California's Oil Refineries

California Oil Refinery Locations and Capacities
Refinery Name Barrels Per Day CARB Diesel CARB Gasoline
Marathon Petroleum Corp., Carson Refinery*363,000YesYes
Chevron U.S.A. Inc., El Segundo Refinery269,000YesYes
Chevron U.S.A. Inc., Richmond Refinery245,271YesYes
Marathon Petroleum Corp., Golden Eagle Martinez Refinery161,500YesYes
PBF Energy, Torrance Refinery160,000YesYes
Shell Oil Products US, Martinez Refinery156,400YesYes
Valero Energy, Benicia Refinery145,000YesYes
Phillips 66, Wilmington Refinery139,000YesYes
Phillips 66, Rodeo San Francisco Refinery**120,200YesYes
Valero Energy, Wilmington Refinery85,000YesYes
Kern Oil & Refining Company, Bakersfield Refinery26,000YesYes
San Joaquin Refining Company Inc., Bakersfield Refinery15,000YesNo
Greka Energy, Santa Maria Refinery9,500NoNo
Lunday Thagard, South Gate Refinery8,500NoNo
Valero Wilmington Asphalt Refinery6,300NoNo

*Marathon Carson and Wilmington began reporting as one entity as of 2019.

** Phillips 66 Rodeo and Santa Maria began reporting as one entity as of 2017.

Note: Data on this table represents total crude oil capacity not gasoline, distillate production, diesel fuel production or production of other products. Production potential varies depending on time of year and status of the refinery. A rule of thumb is that roughly 50 percent of total capacity is gasoline production (about 1.0 million barrels of gasoline - 42 million gallons - is produced per day). Data as of January 1, 2019.

Source: U.S. Energy Information Administration, California Energy Commission Transportation Fuels Data.

Terminal Facilities

California's nearly 100 terminals receive petroleum and petroleum products by tanker, barge, pipeline, rail or truck. Most of California's terminals are marine terminals. At these facilities petroleum or product is transferred from or to tankers or barges. Tankers loaded with Alaska North Slope petroleum, for example, enter marine terminals in northern and southern California, where the crude oil is then sent to refineries by pipeline for processing. An example of pipeline receipts of petroleum at a terminal is heavy California petroleum produced in the Bakersfield area that is sent by pipeline to a refinery at Martinez.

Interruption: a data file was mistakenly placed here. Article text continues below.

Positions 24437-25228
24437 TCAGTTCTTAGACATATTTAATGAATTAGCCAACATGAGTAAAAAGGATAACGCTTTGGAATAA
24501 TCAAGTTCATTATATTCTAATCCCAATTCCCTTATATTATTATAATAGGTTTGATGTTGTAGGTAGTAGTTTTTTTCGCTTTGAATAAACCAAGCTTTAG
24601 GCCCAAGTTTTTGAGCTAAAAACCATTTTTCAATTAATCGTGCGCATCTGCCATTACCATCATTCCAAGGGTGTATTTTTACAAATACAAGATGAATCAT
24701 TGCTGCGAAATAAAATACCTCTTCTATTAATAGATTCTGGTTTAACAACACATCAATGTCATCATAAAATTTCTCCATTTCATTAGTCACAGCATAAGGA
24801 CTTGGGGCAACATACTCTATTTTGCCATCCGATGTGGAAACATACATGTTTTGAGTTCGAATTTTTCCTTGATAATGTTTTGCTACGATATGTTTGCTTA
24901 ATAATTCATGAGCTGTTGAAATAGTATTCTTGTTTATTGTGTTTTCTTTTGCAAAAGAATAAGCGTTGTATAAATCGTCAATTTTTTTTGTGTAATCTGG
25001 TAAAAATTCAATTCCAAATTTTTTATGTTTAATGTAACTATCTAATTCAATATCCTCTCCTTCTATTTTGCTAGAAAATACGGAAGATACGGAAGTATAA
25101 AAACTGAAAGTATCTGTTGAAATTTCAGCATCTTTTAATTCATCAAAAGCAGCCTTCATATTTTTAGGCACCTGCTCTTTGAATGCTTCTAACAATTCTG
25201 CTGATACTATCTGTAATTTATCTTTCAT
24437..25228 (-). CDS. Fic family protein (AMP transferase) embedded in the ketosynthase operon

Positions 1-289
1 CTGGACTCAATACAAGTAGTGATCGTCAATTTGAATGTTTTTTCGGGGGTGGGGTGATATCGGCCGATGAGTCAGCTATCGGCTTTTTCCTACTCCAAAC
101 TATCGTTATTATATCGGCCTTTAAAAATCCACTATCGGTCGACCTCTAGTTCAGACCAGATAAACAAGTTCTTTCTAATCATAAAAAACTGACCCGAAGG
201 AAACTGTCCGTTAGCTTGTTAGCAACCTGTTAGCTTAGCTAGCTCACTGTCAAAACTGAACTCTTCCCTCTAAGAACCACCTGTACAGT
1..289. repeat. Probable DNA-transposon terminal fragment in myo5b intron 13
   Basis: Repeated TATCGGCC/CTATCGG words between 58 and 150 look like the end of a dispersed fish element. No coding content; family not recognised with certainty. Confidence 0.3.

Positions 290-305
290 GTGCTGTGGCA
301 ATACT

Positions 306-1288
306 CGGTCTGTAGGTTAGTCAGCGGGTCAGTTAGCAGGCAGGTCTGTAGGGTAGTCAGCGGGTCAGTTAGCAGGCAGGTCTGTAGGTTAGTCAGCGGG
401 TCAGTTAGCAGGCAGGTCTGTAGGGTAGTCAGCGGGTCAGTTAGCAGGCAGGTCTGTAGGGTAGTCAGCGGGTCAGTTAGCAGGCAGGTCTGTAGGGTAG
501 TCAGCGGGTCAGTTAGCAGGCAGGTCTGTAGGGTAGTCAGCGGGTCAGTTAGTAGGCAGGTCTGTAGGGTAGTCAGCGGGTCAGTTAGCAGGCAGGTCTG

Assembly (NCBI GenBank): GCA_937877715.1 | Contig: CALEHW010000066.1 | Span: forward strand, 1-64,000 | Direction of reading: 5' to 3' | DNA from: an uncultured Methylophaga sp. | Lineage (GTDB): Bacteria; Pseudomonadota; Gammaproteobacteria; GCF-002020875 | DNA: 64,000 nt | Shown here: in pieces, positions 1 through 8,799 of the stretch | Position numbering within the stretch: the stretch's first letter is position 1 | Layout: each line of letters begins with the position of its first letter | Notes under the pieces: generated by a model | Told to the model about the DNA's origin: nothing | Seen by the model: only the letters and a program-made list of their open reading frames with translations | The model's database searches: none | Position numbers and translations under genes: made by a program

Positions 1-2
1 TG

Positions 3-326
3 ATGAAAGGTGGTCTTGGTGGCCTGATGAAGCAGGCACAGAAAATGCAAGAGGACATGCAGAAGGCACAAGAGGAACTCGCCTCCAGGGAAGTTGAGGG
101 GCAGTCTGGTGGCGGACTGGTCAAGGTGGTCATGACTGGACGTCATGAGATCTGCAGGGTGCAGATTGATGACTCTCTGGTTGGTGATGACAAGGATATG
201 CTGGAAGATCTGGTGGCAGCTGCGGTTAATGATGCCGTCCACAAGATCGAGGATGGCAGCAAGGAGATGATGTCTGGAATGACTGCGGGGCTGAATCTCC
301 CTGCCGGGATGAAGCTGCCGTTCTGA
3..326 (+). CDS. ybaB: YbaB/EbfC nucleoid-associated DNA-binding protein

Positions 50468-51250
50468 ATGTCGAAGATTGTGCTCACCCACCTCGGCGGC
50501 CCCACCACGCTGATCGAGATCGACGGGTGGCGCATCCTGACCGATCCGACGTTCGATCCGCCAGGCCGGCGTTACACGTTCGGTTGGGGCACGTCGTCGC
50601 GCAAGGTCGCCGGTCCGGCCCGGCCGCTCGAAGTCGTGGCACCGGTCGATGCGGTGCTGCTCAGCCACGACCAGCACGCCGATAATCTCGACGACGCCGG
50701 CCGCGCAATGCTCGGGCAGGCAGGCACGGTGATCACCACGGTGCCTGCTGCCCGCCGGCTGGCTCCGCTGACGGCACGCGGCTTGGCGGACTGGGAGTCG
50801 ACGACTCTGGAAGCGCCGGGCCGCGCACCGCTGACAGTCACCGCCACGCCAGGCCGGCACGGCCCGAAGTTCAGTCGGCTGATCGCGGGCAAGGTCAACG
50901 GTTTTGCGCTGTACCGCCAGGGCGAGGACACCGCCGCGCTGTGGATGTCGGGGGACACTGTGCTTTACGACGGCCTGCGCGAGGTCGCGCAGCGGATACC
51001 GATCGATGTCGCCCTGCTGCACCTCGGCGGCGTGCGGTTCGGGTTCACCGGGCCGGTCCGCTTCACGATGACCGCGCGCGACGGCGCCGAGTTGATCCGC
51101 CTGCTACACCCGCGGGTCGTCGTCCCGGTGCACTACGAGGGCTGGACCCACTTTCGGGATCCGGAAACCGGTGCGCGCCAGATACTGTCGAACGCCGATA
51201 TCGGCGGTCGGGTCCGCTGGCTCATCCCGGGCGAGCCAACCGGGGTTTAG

Terminals also serve as refiner's wholesale distribution points for products. Product, such as gasoline, is sold to distributors (jobbers) who then sell to consumers through the distributors' own retail stations. The distributor may also resell the gasoline to other station dealers. Gasoline can also be sold directly to station dealers from the terminal. The marketing structure differs depending on the type of product being sold.

A terminal can be linked with several refineries and storage facilities and be supplied by privately-owned pipelines or a common carrier line. Total capacity at a terminal can range from a few thousand barrels to a few million barrels. The most apparent equipment at a terminal are the tanks used for storage and separation of different product grades. The number of tanks can range from a few to more than 70. Other equipment found includes piping, pumps, valves, and meters needed for bulk receipts and for loading racks used for small deliveries to trucks. Marine terminals have vessel length and water depth limits that dictate the size of tankers that can off-load at the facility.